Dr. Lawrence Moore, a psychologist in Cowell Memorial Hospital at the University of California at Berkeley tried to disclose the information, but it was not considered serious hence; the severity of the matter was undermined (Yeo, 2010). This negligence eventually led to a loss of life. The gravity of the effects of the patients’ intended harm to a third party mandates the therapist to disclose classified information. In as much as confidentiality has its limitations, the level at which it suffices to interpret the information as an emergency is entirely at the nurse’s discretion. When wrong judgment is made, there can be a conflict with the law.
Governments are mandated with a sacred law of protecting their citizens’ right to life in all situations. The multidimensional tasks of governments make them have difficult decisions to make while formulating policies. Besides the role of protection, the governments must also protect the liberty and the interest of individuals. The nursing profession is just one of the many ways through which governments can ensure continued protection for life. Current trends are, however, disturbing. The sanctity of life ethic is on the verge of erosion. Oregon State has already legalized assisted killing, and many other states are trying to legislate laws permitting legal suicide (Wagner, Kane & Gismondi, 2007).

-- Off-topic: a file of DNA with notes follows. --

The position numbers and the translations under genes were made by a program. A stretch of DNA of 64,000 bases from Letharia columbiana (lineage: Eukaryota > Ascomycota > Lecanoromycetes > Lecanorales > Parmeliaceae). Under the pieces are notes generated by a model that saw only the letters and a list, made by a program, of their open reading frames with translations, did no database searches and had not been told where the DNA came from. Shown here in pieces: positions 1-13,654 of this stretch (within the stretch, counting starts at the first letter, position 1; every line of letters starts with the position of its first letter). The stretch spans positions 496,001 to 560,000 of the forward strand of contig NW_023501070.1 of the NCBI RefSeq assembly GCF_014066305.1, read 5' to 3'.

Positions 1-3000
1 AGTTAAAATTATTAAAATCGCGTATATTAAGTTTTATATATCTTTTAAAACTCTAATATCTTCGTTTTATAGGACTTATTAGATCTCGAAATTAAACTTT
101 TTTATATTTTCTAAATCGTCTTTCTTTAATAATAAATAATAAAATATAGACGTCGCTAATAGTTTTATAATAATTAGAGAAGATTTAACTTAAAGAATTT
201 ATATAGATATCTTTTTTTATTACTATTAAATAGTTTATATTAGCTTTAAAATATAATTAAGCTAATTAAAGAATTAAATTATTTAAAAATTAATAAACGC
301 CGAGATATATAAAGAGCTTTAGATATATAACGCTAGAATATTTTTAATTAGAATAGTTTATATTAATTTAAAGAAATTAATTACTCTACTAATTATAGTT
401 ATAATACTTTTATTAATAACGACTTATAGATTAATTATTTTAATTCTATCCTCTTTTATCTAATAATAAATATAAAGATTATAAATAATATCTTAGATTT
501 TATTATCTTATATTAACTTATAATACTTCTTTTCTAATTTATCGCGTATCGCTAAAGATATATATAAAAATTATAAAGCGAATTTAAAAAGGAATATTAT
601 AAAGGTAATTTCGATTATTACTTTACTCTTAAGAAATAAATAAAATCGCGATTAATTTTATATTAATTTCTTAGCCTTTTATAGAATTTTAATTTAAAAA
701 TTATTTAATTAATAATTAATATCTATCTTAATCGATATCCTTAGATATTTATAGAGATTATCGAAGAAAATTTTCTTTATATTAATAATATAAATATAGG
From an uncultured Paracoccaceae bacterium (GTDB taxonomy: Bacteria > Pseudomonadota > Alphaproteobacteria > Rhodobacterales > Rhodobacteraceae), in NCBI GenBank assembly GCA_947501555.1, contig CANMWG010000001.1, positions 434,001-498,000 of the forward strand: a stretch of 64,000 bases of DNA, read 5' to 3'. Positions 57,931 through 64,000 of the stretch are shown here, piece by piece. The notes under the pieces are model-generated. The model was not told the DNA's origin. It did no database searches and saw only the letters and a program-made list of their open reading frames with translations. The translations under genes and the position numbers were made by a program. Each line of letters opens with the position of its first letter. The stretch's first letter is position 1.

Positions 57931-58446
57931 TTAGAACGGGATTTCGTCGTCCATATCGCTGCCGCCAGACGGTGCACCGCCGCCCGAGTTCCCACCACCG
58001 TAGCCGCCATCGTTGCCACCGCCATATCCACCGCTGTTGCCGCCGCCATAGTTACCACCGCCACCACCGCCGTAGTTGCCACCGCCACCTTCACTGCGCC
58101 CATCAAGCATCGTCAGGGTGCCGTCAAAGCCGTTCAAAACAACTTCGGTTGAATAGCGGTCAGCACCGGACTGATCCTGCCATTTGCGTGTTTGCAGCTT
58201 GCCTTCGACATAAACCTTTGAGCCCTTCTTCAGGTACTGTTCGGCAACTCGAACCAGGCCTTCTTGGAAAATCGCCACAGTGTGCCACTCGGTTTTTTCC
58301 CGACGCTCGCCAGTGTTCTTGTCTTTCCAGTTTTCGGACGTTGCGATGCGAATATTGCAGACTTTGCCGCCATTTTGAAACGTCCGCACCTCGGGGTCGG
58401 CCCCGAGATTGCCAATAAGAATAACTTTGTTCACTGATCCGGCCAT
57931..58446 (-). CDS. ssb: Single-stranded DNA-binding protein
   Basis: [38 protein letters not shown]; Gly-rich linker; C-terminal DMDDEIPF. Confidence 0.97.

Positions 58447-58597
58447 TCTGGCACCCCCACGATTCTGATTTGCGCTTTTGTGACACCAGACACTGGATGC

The conflict that arises hence is whether the nurse is morally right by aiding in suicide, yet the primary goal of the nursing profession is protection of life or should they ignore that and obey laws blindly. Nobody has the liberty to terminate another’s life nature has its way of doing so. People without moral consciences are as good as dead. In such extreme situations resulting to stress in the profession, nurses resort to quitting their jobs.